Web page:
By Robert Burns first published 1793
Braw, braw lads on Yarrow braes,
They rove amang the blooming heather;
But Yarrow braes nor Ettrick shaws
Can match the lads o Galla Water.
But there is ane, a secret ane,
Aboon them a I loe him better;
And I’ll be his, and he’ll be mine
The bonnie lad o Galla Water.
Altho his daddie was nae laird,
And tho I hae nae meikle tocher,
Yet, rich in kindest, truest love,
We’ll tent our flocks by Galla Water.
It ne’er was wealth, it ne’er was wealth,
That coft contentment, peace, and pleasure:
The bands and bliss o mutual love,
O, that’s the chiefest world’s treasure!
Braw, braw lads.
Tent: look after
Gordeanna McCulloch taught Sangschule this song. Although a love song, it also expresses the rivalry between Border towns and the loyalty each felt to their own area. In this case Gala Water, formerly spelled as ‘Galla Water’, is preferred above the other two rivers, Yarrow and Ettrick.
According to the editors of The Canongate Burns 2003, this version contributed by Burns first appeared in print in May 1793 in George Thomson’s Select Collection of Original Scottish Airs for the Voice. The editors say that the “original of this song is found in Herd’s collection, although a version appears in SMM in 1788, with slight variations in text, which might have been minor improvements by Burns.” However, they feel that the final text is significantly changed to make a superior song.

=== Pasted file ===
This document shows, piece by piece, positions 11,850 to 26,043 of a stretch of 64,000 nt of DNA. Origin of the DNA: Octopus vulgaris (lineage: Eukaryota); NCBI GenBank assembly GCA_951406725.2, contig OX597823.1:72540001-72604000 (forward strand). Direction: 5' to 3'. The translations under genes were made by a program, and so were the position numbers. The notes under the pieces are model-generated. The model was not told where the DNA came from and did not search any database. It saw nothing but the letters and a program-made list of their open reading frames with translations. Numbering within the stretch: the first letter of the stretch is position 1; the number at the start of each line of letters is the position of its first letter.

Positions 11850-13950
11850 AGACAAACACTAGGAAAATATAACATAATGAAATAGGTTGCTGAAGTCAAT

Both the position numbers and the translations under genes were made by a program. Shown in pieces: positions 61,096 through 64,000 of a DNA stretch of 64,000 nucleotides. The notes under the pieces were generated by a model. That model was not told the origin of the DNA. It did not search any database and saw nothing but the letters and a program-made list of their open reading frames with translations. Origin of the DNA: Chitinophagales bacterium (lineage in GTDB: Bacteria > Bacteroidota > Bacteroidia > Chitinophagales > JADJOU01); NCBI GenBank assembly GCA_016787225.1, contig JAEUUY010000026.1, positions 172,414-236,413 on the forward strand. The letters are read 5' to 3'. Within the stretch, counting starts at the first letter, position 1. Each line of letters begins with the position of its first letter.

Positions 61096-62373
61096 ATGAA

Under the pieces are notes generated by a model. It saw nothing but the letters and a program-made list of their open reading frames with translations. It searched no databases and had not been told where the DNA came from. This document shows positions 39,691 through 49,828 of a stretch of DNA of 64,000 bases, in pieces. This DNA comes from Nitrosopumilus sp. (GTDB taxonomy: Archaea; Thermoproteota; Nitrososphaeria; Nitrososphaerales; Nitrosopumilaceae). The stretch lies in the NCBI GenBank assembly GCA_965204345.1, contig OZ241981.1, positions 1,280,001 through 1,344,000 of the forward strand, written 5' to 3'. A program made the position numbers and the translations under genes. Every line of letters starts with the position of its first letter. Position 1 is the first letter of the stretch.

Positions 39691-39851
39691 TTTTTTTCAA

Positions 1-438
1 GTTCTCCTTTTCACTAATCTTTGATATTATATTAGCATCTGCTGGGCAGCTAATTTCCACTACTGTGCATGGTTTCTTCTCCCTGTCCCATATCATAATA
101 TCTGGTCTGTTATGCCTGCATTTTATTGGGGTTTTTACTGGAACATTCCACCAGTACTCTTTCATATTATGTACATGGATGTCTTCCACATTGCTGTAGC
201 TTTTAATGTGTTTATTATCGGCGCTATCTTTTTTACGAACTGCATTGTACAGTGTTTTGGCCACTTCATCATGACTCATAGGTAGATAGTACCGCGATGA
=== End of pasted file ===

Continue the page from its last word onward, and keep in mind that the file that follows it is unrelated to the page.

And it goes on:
Here is the song they mention as the original in Herd’s Ancient and Modern Scottish Songs Vol.2 p.202 :
Braw, braw lads of Galla-water,/O braw lads of Galla-water, /
I’ll kilt my coats below my knee,/ And follow my love through the water.
Sae fair her hair, sae brent her brow, / Sae bony blue her een, my dearie, /
Sae white her teeth, sae sweet her mou’, / I aften kiss her till I’m wearie.
O’er yon bank, and o’er yon brae,/ O’er yon moss amang the hether, /
I’ll kilt my coats aboon my knee, / And follow my love through the water. /
Down amang the broom, the broom,/ Down amang the broom, my dearie; /
The lassie lost her silken snood, / That gard her greet till she was wearie.”